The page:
Results for "google privacy"

Google Answers G+ Privacy Questions, Declines Others

Google Answers G+ Privacy Questions, Declines Others

Dan Gillmore, writer, teacher, and Google+ member has been in communication with Google over the past few weeks, asking questions about security and safety of information as it pertains to Google+. As he says in his own words, "I find Google's responses (and non-responses) disappointing." As you'll see below, Google answered some key questions and uncovered a few rocks we're sure you'll be interested in seeing under. There's also a list of questions they did not reply to, and assuming Gillmore actually DID send these questions in and Google DID decline to answer, the implications are immense.

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Google+ and the Privacy Pit

Google+ and the Privacy Pit

Google may not have said it publicly, but its Google+ social network was deemed a Facebook rival from the very start. Now, as more elements of the Google+ experience reveal themselves, it's beginning to look like Google's push for social isn't just about taking on Facebook and Twitter, but changing its own positioning and strategy on public sharing. With the Picasa and Blogger brands under threat, private profiles facing the chop and +1 buttons spreading across the web, is the "Google+ vs. Facebook" showdown hype masking a potentially more significant rebalancing of public vs. private?

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Google faces bi-yearly privacy reviews after FTC Buzz settlement

Google faces bi-yearly privacy reviews after FTC Buzz settlement

Google has agreed to a bi-yearly independent review after US FTC investigation over privacy concerns regarding Google Buzz. The service initially used users' Gmail databases to build social networking connections, in a manner which roundly criticized. Google rapidly changed its approach, but was left facing regulator inquiries - including by the Federal Trade Commission - over its privacy policies.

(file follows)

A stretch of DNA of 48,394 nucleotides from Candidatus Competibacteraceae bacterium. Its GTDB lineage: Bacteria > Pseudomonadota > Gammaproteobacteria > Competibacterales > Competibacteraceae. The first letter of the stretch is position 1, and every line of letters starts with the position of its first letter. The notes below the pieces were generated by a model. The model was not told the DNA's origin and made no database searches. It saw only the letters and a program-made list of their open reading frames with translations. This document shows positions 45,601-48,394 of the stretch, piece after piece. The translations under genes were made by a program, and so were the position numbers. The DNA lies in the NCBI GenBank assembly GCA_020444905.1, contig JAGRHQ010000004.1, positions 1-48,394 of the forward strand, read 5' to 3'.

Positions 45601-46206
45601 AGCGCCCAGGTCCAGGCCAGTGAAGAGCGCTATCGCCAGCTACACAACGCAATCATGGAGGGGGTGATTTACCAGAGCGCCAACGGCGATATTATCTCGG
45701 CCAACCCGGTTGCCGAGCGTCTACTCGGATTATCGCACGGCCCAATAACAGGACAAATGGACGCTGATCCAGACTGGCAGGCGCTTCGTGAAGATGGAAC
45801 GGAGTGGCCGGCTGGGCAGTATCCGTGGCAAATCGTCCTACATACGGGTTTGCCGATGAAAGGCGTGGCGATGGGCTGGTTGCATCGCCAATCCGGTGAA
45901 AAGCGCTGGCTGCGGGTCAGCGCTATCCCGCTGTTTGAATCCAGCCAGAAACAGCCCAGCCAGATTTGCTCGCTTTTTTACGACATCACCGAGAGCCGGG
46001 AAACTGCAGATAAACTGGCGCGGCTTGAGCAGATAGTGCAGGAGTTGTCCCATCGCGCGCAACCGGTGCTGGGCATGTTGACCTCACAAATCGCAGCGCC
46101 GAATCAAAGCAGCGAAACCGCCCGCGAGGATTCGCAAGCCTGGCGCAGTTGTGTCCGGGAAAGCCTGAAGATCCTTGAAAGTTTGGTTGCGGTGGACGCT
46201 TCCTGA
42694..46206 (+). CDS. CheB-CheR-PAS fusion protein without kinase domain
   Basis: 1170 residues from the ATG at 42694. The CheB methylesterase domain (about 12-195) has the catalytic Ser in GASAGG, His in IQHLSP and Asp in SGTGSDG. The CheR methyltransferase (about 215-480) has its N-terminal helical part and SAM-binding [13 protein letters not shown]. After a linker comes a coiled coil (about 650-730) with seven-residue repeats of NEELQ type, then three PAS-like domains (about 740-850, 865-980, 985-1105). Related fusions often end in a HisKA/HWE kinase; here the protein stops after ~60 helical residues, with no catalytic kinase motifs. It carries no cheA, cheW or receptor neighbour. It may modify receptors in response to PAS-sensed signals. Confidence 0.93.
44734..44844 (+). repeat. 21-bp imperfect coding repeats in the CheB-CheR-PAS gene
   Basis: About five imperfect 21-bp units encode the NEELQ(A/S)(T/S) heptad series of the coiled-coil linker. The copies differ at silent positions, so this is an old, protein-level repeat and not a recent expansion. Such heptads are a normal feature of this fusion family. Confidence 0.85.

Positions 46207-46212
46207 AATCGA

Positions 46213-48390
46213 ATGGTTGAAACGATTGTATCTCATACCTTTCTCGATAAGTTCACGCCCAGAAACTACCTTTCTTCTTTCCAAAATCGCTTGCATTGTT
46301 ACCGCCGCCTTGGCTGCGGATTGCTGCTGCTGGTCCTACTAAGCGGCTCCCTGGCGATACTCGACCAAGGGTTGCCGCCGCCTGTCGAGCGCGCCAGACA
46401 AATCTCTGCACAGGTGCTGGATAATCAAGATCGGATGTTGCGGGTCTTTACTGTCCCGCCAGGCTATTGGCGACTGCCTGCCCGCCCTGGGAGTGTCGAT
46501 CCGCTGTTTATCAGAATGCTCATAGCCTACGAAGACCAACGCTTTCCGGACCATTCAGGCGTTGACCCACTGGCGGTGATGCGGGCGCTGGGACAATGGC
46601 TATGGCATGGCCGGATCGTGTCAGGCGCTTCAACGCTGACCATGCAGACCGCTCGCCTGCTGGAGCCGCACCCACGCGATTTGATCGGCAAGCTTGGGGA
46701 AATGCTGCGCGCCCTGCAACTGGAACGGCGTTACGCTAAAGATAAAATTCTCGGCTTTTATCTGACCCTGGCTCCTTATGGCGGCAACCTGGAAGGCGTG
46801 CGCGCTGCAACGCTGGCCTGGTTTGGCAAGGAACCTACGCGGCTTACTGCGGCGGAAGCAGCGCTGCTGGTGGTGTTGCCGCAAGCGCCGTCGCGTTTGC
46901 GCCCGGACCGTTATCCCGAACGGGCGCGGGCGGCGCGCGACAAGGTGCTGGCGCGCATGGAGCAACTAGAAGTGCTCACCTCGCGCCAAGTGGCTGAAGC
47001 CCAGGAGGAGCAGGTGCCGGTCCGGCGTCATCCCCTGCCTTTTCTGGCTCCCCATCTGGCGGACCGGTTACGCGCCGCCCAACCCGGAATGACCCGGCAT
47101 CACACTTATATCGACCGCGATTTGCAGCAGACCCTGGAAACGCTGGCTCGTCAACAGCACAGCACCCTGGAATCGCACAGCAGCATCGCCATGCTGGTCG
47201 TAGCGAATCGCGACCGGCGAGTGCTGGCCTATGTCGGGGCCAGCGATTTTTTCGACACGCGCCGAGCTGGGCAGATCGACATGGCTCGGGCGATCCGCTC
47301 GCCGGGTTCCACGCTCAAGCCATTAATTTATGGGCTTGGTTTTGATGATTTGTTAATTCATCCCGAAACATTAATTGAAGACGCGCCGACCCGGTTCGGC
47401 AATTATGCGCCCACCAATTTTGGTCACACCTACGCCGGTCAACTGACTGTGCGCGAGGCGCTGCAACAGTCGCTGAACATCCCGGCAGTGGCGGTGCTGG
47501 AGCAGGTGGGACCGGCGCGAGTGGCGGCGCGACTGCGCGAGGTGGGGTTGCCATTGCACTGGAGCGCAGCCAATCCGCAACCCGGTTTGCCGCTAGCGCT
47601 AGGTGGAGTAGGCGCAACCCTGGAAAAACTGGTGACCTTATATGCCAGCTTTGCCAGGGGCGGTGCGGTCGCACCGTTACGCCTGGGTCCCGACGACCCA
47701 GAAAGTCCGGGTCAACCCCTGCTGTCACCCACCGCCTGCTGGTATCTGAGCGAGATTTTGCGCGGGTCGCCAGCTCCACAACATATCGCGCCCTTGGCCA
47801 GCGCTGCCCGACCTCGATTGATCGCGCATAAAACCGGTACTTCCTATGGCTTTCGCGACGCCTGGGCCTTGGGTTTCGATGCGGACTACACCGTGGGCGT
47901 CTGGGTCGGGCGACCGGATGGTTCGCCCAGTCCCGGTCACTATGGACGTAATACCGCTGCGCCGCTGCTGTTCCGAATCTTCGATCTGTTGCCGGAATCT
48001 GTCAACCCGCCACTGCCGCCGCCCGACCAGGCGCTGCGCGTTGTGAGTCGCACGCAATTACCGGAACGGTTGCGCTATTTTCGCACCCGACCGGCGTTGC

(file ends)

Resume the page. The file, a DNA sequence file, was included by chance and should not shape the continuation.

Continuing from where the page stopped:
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Google pays $1 compensation in Street View privacy case

Google pays $1 compensation in Street View privacy case

Google has agreed to pay a US couple $1 in compensation, after Aaron and Christine Boring, of Pittsburgh, Pennsylvania accused the search giant of invading their privacy, trespassing, negligence and unjust enrichment when a Street View camera car was discovered to have driven onto their private driveway. According to the couple's lawyer, the compensation is "one sweet dollar of vindication."

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Google doesn’t need Dropcam to see your family

Google doesn’t need Dropcam to see your family

Google-owned Nest's acquisition of security camera company Dropcam may have left privacy advocates worrying again at the search giant's potential intrusiveness, but the company doesn't need a webcam on your wall to tell advertisers what's going on in your home. A new update to Google's AdWords platform is promising the ability to filter potential advert viewers by Parental Status, a valuable insight into demographics.

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